Hopefully "coping" is the wrong word-but that's sort of what this is all about. Over the past few years, the Academic Senate has passed resolutions asking for changes to be made to Title 5 and, consequently, changes have been in the works. For the insomniacs amongst us and those with a desire to know the gory details, please go to http://www.cccco.edu/divisions/legal/notices/attachments/FINAL%20as%20f… for the complete text of what was formally adopted in August 2007.
The goal here is not to rehash all that is contained in this text, but to focus on the significant changes being made to the associate degree, challenges that might emerge as colleges seek to make the required changes to their degrees (and by extension, certificates), and what assistance has been proposed or will be provided.
Title 5 55063 Minimum Requirements for the Associate Degree is where we find those changes that have been discussed the most, among them the raising of the mathematics and English requirements for graduation. That particular requirement will be effective as of Fall 2009. As this has been discussed for so long, hopefully you are already in process of making the necessary changes.
The other issue with respect to the degree is more complicated. While there has always been a requirement that the degree consists of general education AND a "major", there was a time when degrees that lacked a "major" were approved by the Chancellor's Office in error, due to a misinterpretation of Title 5. While no language was added to Title 5 in this revision to make explicit that a misinterpretation of Title 5 had resulted in the approval of non-compliant degrees, the Chancellor's Office is formally asserting that "GE compilation" degrees are out of compliance.
Colleges should be considering how to move forward with ensuring that their offerings are compliant.
This probably means converting non-compliant general education degrees to certificates and considering the development of new "majors." What is permissible? The following is an excerpt from a draft of a document developed by members of the System Advisory Committee on Curriculum (SACC) and provides a general overview of what is now allowed:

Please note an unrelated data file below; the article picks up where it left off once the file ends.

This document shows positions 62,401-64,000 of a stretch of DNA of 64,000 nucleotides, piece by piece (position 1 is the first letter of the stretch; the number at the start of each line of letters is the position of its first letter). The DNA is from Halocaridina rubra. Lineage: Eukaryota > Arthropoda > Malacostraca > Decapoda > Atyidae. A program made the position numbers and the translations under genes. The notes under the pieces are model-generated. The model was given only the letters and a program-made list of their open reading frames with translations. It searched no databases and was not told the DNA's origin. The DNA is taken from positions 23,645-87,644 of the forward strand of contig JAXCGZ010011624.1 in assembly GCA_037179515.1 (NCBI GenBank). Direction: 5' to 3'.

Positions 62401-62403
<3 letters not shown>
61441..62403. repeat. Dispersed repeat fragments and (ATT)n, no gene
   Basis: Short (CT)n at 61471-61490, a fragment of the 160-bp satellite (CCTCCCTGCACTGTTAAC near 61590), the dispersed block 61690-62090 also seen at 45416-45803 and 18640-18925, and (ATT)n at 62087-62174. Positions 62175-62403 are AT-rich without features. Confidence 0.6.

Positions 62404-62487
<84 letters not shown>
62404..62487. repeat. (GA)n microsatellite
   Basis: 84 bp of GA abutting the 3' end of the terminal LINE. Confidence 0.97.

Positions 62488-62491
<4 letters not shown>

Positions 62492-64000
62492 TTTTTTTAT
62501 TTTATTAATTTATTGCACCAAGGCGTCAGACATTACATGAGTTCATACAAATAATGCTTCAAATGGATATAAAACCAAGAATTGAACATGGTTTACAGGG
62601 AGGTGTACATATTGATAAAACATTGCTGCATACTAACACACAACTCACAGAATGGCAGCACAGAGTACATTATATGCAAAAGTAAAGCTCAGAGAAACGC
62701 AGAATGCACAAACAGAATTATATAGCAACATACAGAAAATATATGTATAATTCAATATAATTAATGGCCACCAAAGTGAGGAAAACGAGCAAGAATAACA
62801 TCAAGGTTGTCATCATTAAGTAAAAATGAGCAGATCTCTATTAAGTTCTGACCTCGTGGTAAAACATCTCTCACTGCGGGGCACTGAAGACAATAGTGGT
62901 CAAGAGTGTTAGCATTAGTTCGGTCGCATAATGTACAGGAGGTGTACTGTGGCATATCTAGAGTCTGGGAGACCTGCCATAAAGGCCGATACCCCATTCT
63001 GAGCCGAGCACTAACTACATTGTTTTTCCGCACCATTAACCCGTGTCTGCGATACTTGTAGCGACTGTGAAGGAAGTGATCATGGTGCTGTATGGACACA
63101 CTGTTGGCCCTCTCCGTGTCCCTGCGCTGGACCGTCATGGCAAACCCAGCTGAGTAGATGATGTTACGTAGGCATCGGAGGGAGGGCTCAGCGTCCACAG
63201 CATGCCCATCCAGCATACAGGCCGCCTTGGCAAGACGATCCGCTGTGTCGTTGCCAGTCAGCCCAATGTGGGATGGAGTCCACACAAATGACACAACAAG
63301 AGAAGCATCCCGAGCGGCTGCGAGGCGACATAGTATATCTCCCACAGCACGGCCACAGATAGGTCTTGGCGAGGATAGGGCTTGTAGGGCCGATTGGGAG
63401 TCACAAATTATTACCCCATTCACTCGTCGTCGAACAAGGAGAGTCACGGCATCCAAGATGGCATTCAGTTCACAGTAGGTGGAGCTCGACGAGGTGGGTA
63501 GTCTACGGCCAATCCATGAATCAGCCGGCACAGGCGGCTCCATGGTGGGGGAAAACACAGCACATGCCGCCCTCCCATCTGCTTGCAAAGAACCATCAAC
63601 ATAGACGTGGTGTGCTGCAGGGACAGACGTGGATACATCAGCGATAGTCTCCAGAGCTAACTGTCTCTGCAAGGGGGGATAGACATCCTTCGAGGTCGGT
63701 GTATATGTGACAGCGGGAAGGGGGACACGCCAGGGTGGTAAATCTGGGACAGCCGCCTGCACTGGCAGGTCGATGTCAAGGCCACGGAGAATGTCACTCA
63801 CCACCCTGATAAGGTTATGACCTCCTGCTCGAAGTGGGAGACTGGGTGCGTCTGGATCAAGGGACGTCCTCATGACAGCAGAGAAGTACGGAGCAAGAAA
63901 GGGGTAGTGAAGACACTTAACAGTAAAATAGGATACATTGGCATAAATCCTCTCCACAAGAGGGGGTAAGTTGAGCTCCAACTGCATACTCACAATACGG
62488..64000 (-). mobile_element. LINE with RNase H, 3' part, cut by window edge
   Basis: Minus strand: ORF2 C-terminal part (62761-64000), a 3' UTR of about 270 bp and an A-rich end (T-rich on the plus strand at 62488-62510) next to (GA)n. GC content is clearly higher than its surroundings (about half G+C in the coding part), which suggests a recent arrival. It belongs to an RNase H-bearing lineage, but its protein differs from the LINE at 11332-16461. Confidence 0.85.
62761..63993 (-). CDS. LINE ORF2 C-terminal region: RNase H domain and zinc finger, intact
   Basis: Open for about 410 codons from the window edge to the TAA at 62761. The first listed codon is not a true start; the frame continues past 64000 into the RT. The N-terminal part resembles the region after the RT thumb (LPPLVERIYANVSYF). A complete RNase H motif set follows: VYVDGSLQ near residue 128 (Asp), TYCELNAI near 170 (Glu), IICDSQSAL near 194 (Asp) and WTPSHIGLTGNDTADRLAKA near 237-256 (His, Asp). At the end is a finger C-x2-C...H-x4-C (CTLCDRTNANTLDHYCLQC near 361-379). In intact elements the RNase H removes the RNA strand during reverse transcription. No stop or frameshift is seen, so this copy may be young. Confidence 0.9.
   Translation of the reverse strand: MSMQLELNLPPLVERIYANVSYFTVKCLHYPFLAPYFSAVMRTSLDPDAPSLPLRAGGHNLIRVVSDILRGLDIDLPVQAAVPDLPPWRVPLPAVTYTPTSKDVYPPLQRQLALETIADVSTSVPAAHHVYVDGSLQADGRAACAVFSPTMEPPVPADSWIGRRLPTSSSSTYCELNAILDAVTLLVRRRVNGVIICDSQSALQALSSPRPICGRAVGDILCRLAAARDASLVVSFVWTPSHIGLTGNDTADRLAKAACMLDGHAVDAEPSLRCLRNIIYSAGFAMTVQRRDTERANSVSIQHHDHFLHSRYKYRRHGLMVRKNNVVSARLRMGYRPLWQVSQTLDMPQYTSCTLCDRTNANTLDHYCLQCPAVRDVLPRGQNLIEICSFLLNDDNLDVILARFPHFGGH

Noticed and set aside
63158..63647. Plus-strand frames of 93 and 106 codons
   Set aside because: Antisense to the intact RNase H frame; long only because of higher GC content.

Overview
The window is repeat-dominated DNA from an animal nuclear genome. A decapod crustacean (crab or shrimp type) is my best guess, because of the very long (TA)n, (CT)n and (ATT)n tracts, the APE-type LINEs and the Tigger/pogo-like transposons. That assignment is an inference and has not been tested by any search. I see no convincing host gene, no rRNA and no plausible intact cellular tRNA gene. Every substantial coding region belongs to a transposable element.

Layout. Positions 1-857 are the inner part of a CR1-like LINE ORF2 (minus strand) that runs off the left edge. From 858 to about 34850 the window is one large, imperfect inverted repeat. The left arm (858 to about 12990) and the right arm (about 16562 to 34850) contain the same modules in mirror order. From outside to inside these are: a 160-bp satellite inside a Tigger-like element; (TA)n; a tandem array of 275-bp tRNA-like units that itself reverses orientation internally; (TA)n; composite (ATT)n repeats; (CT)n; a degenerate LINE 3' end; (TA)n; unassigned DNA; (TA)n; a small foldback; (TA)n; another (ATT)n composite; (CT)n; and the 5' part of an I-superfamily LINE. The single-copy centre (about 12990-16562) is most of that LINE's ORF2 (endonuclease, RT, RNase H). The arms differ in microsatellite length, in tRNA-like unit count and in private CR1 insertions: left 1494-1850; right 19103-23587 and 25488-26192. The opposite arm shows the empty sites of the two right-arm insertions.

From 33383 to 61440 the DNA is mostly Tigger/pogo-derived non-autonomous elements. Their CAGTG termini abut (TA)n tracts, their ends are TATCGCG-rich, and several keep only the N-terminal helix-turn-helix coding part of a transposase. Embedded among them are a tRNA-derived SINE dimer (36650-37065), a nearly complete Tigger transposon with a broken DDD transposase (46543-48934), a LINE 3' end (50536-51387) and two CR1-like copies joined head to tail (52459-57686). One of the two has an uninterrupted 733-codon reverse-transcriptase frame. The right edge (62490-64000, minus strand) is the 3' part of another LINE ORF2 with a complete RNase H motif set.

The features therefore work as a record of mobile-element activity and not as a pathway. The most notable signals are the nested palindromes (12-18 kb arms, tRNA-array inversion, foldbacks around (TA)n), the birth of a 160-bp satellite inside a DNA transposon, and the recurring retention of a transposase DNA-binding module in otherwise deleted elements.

Permissible degrees might consist of courses in related fields intended to prepare the student with an understanding of a discipline, such as a psychology degree that consists of just two psychology courses and additional foundational courses in philosophy, biology, and statistics. A degree might have a broad area of emphasis, such as "social sciences", or a theme-based area of emphasis that consists of an interdisciplinary grouping of courses, such as "American Studies", "International Business", or "Multicultural Education". Such degrees must consist of a cohesive packaging of courses, with the intent of such degrees clearly expressed, following the guidelines that will be provided in the revised Program and Course Approval Handbook.
Even as the door was closed on GE compilation degrees, the definition of a "major" was broadened to allow some local flexibility in designing majors and "areas of emphasis." As always, those "majors" that are consistent with the requirements of our transfer institutions are permitted-this is explicitly stated in Title 5.
But the notion of an "area of emphasis" is intended to permit faculty to develop degrees that make academic sense but do not align with the requirements of a specific major.
This is, effectively, a "loosening" of the requirements for that major/area of emphasis component of a degree. So, while the general education compilation degree is no more, your options for that major/area of emphasis have been expanded.
This expansion of what a "major" can be is one that should be viewed as an opportunity-an opportunity for community college faculty to develop offerings that are meaningful and relevant to their students. And to "package" courses together that are a cohesive unit-even if they are offered by very different disciplines. What a great opportunity for the development of interdisciplinary degrees that can enrich the experience of students-and increase intra-campus dialogue.